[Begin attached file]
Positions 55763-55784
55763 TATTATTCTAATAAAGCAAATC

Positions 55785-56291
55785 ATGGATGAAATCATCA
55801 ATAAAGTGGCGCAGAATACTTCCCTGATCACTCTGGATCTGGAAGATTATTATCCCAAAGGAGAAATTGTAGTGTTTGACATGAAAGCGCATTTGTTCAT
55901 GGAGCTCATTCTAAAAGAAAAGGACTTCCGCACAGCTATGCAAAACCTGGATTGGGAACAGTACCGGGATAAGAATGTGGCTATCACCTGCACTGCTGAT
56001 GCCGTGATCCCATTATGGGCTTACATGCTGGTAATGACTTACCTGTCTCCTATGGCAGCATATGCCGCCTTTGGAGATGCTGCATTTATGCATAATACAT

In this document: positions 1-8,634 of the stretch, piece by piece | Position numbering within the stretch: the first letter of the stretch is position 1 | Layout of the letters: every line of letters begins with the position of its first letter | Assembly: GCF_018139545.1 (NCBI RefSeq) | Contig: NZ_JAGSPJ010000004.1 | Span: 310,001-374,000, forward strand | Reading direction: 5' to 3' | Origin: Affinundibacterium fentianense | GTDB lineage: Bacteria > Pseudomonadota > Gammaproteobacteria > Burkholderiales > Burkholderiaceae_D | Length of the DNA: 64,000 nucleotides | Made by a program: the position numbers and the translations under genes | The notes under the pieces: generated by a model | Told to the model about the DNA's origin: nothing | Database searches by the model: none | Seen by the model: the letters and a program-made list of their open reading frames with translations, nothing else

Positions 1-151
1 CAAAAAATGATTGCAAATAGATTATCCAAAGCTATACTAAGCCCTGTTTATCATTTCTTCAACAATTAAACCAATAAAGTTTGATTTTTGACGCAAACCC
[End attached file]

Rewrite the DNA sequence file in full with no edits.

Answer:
Positions 55763-55784
55763 TATTATTCTAATAAAGCAAATC

Positions 55785-56291
55785 ATGGATGAAATCATCA
55801 ATAAAGTGGCGCAGAATACTTCCCTGATCACTCTGGATCTGGAAGATTATTATCCCAAAGGAGAAATTGTAGTGTTTGACATGAAAGCGCATTTGTTCAT
55901 GGAGCTCATTCTAAAAGAAAAGGACTTCCGCACAGCTATGCAAAACCTGGATTGGGAACAGTACCGGGATAAGAATGTGGCTATCACCTGCACTGCTGAT
56001 GCCGTGATCCCATTATGGGCTTACATGCTGGTAATGACTTACCTGTCTCCTATGGCAGCATATGCCGCCTTTGGAGATGCTGCATTTATGCATAATACAT

In this document: positions 1-8,634 of the stretch, piece by piece | Position numbering within the stretch: the first letter of the stretch is position 1 | Layout of the letters: every line of letters begins with the position of its first letter | Assembly: GCF_018139545.1 (NCBI RefSeq) | Contig: NZ_JAGSPJ010000004.1 | Span: 310,001-374,000, forward strand | Reading direction: 5' to 3' | Origin: Affinundibacterium fentianense | GTDB lineage: Bacteria > Pseudomonadota > Gammaproteobacteria > Burkholderiales > Burkholderiaceae_D | Length of the DNA: 64,000 nucleotides | Made by a program: the position numbers and the translations under genes | The notes under the pieces: generated by a model | Told to the model about the DNA's origin: nothing | Database searches by the model: none | Seen by the model: the letters and a program-made list of their open reading frames with translations, nothing else

Positions 1-151
1 CAAAAAATGATTGCAAATAGATTATCCAAAGCTATACTAAGCCCTGTTTATCATTTCTTCAACAATTAAACCAATAAAGTTTGATTTTTGACGCAAACCC